USC quarterback Mat Barkley had to wait longer than he expected to hear his name in the NFL draft, but he didn't have to wait too long on the third day. The Philadelphia Eagles traded up with the Jacksonville Jaguars and took Barkley with the first selection of the fourth round (98th overall).
Barkley's an experienced quarterback, but one wonders what the scheme fit would be in Chip Kelly's system. Though Barkley has good footwork, he's never run anything resembling a read-option offense, which makes one wonder if Kelly's NFL offense will be more different -- pocket-friendly, run-heavy, and with more multiple route concepts.
"I would say, yeah, I’m a traditional dropback quarterback, passing quarterback," Barkley said at the scouting combine, when asked if he could do more than act as a pocket quarterback. "At the same time, I definitely believe I have the quickness, the pocket mobility, to avoid [rushers and have] what it takes to get out of the pocket. I think my throwing on the run is great. I have complete confidence in that. I’m not going to be running a 4.3 40 or anything like that, but how many starting quarterbacks in the league this day can? I believe that I’m strong enough to make every throw, move in the pocket and make guys miss."
The main ding on Barkley, and the reason he slipped this far despite his generally impressive tape, is his relative lack of arm strength -- the functional ability to make throws into tight windows. At Oregon, Kelly set his quarterbacks up to throw shorter passes with multi-receiver concepts, so he's a fit in that sense.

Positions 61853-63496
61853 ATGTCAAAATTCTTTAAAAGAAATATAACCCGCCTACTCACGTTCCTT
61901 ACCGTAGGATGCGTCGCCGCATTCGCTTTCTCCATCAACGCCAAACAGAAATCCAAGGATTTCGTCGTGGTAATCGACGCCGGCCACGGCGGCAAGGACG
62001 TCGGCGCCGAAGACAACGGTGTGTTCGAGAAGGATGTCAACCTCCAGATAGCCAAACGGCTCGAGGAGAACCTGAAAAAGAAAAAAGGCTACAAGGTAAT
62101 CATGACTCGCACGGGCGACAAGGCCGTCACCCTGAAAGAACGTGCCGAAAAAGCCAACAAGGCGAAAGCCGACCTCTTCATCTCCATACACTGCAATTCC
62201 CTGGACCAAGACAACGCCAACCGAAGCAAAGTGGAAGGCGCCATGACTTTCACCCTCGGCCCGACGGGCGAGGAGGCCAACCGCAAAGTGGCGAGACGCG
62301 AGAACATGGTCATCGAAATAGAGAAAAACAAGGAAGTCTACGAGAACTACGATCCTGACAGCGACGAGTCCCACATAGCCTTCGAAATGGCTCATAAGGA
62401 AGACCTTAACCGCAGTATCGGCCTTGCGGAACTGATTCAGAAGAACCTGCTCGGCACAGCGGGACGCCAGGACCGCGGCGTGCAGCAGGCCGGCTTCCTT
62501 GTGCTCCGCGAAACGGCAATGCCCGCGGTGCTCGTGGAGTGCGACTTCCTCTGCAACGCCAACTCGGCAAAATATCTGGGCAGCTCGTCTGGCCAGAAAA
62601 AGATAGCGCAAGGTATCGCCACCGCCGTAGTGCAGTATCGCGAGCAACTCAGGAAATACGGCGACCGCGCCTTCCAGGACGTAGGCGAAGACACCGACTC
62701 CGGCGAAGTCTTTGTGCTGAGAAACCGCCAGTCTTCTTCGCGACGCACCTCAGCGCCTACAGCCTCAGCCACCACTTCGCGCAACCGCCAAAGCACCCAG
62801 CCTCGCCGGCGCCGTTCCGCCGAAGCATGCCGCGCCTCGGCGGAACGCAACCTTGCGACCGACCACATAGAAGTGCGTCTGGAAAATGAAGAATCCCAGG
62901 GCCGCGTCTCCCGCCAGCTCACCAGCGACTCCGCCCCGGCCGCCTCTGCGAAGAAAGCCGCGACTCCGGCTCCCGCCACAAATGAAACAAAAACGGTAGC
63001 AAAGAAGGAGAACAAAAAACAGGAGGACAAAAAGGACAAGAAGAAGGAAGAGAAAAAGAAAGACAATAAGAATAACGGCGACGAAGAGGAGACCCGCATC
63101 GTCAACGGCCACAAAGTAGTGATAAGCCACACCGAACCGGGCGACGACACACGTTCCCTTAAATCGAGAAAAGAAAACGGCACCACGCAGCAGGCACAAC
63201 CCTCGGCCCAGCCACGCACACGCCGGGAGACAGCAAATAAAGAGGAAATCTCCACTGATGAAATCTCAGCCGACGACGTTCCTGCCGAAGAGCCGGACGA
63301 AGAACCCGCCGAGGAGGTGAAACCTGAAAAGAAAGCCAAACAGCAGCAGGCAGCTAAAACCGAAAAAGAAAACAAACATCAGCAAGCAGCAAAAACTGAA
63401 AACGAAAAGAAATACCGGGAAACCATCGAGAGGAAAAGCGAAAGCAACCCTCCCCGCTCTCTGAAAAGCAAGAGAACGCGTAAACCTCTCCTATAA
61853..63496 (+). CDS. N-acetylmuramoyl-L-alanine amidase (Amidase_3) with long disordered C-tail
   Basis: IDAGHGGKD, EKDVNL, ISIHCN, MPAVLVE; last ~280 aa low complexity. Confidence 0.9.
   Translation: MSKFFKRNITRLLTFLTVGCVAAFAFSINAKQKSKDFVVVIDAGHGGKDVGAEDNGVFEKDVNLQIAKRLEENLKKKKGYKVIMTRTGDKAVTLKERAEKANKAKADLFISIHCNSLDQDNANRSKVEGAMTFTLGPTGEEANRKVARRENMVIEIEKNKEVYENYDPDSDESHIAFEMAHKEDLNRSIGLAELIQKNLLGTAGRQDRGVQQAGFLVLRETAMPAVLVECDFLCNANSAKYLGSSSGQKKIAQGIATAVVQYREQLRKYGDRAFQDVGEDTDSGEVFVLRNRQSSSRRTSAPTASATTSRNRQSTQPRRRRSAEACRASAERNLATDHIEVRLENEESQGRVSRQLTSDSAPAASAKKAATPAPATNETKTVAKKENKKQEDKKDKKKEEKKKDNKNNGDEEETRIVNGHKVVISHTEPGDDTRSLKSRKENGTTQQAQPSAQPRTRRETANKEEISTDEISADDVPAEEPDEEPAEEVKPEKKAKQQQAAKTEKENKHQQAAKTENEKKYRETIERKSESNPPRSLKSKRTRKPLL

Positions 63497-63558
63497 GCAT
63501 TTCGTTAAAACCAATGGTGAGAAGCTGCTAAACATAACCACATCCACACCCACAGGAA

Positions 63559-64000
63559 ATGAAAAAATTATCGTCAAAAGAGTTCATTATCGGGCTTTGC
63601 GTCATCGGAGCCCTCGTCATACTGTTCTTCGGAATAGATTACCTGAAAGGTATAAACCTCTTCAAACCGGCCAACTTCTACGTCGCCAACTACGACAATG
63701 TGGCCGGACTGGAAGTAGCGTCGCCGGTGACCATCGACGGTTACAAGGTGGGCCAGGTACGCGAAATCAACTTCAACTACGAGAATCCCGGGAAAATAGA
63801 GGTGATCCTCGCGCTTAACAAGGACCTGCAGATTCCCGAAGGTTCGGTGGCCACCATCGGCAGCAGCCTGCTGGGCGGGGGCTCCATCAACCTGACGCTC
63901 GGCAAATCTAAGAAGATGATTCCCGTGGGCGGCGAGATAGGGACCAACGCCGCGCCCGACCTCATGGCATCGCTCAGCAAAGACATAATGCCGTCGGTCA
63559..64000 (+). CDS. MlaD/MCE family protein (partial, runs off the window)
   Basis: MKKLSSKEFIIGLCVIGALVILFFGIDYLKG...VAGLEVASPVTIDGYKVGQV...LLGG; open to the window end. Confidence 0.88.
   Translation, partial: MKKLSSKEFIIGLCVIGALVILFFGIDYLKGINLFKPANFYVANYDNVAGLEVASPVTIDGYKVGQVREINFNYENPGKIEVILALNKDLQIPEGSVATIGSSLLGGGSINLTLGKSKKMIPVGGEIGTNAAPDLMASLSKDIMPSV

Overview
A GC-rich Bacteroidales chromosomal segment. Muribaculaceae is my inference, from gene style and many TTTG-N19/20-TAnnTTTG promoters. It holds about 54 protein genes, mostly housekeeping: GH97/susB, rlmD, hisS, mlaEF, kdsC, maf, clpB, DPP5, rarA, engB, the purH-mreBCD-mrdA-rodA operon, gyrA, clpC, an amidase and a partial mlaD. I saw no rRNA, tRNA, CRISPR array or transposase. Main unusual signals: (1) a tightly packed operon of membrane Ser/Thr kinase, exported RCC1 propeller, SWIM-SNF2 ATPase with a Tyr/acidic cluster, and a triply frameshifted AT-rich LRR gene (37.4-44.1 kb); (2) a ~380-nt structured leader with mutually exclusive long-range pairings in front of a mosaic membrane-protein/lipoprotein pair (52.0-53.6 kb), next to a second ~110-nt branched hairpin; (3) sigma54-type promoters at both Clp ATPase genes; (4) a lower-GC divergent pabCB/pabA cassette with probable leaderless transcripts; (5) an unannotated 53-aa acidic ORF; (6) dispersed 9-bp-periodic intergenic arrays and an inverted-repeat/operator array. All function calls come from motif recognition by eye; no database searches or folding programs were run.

Quarterback performance coach Chris Weinke, who worked with Barkley at the IMG Academy in Bradenton, Fla., told me at Barkley's pro day that the debits against his client's physical tools are overcooked.
"Here's the deal -- everybody gets enamored with arm strength," Weinke said. "The key for me when coaching quarterbacks, whether it's a veteran or a younger guy, is to understand that the most important thing is obviously accuracy. Along with that is being able to have the ability to process information and deliver the ball with anticipation. Very rarely in the National Football League do we drop back and throw the ball 70 yards. The great quarterbacks don't have to have a cannon for an arm -- they've got to be able to make all the throws physically, and to get the ball out on time."
Barkley can do all of those things. We'll have to see whether he's NFL-ready. Most likely, he starts his NFL career as Michael Vick's backup, in competition with Nick Foles and Dennis Dixon.